The vascular endothelial growth factor receptor KDR activates multiple signal transduction pathways in porcine aortic endothelial cells by Kroll J, Waltenberger J in The Journal of biological chemistry (1997). PubMed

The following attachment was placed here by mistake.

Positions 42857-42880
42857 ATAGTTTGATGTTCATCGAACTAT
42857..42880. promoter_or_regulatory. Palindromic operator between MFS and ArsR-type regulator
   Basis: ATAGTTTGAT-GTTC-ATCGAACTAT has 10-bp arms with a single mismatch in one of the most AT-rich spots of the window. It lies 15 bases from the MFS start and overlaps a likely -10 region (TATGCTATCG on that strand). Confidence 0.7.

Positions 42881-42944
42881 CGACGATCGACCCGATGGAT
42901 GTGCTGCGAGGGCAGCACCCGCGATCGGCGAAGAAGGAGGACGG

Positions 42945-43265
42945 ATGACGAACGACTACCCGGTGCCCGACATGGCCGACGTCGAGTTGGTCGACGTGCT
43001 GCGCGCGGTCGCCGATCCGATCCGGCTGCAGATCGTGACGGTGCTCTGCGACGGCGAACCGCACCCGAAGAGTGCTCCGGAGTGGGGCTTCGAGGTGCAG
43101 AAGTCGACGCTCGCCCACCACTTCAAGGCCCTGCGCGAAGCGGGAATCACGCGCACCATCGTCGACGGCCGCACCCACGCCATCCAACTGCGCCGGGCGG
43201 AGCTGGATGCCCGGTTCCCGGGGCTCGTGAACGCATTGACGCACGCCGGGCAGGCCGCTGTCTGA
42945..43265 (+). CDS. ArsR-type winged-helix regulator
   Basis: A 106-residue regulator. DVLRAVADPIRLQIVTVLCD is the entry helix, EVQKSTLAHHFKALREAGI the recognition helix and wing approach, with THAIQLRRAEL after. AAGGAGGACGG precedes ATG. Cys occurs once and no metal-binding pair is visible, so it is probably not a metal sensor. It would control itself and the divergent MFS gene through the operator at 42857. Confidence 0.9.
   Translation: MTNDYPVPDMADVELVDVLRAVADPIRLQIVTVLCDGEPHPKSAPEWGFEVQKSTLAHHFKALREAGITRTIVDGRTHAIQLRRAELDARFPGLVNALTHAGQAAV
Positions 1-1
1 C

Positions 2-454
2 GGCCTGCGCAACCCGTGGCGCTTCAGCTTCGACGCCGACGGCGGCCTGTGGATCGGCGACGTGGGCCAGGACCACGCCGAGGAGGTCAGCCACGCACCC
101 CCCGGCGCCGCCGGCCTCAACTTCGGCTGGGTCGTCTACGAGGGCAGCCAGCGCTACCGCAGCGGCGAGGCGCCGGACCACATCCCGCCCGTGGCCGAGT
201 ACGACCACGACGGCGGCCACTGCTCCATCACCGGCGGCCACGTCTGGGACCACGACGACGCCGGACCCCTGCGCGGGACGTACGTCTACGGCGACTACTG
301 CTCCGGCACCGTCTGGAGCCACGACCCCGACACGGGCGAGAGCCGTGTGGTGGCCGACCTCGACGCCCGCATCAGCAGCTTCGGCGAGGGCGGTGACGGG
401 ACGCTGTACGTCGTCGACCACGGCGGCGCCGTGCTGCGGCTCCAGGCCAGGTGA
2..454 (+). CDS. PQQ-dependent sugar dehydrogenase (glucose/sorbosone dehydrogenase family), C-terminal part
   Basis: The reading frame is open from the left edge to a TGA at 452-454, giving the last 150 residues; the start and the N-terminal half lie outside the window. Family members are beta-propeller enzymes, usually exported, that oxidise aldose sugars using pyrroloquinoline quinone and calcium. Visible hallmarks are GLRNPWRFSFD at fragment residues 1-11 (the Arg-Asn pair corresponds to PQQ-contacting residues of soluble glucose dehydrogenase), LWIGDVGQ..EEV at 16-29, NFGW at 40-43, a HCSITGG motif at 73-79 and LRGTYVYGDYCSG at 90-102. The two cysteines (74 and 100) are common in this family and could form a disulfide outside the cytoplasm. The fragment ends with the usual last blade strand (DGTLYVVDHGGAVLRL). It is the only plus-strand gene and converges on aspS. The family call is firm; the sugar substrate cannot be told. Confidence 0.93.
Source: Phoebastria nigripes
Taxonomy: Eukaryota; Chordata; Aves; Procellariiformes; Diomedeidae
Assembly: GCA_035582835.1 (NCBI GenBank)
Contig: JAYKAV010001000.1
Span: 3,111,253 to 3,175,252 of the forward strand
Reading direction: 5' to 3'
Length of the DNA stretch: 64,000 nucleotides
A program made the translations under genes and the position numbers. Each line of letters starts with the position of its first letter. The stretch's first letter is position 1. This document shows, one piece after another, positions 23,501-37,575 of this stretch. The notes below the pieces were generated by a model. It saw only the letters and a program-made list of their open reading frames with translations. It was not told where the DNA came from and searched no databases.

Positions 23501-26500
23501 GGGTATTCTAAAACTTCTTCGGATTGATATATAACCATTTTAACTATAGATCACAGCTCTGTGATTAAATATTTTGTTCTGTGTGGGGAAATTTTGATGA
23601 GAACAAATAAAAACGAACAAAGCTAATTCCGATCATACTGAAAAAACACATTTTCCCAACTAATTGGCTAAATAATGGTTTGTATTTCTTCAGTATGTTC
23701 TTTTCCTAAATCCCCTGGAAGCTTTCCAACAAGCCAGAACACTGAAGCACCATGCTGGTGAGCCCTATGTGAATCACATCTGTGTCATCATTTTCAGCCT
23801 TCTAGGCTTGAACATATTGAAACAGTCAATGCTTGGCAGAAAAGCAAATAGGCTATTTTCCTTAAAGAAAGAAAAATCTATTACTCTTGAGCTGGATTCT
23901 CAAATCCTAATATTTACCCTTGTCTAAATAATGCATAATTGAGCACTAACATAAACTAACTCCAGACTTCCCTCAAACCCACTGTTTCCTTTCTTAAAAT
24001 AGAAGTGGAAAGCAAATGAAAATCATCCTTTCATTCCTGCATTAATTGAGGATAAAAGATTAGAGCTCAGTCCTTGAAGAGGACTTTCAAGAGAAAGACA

Vascular endothelial growth factor A (here referred to as VEGF) is an endothelium-specific growth factor that binds to two distinct receptor tyrosine kinases, designated Flt-1 and KDR/Flk-1. VEGF stimulates autophosphorylation of both receptors, but little is known about their signal transduction properties. In this study, we used porcine aortic endothelial (PAE) cells overexpressing KDR (PAE/KDR) to evaluate the interaction of KDR with intracellular proteins and compared them with Flt-1-expressing PAE cells (PAE/Flt-1). VEGF-induced stimulation of KDR results in the association and phosphorylation of the 46-, 52-, and 66-kDa isoforms of Shc and the induction of Shc-Grb2 complex formation. In a similar fashion, KDR associates with Grb2 and Nck in a ligand-dependent fashion, suggesting Shc, Grb2, and Nck as potential candidates involved in the regulation of endothelial function. Another strong candidate is mitogen-activated protein (MAP) kinase, which is strongly activated in response to VEGF stimulation as demonstrated by phosphorylation of the specific substrate myelin basic protein. Inhibition of MAP kinase activation by PD98059, a specific MAP kinase kinase inhibitor, results in inhibition of VEGF-induced proliferation of PAE/KDR cells. In contrast, VEGF-induced stimulation of Flt-1 does not activate MAP kinase in PAE/Flt-1 cells. In this study we provide the first two examples of molecules potentially capable of functionally counteracting the endothelial response to VEGF, namely SHP-1 and SHP-2. These two SH2 protein-tyrosine phosphatases physically associate with KDR secondary to VEGF stimulation, raising the interesting possibility that both molecules participate in the generation and/or modulation of VEGF-induced signals. Taken together, our results substantially broaden the spectrum of KDR-associating molecules, indicating that endothelial function and angiogenesis are regulated by a diverse network of signal transduction cascades.

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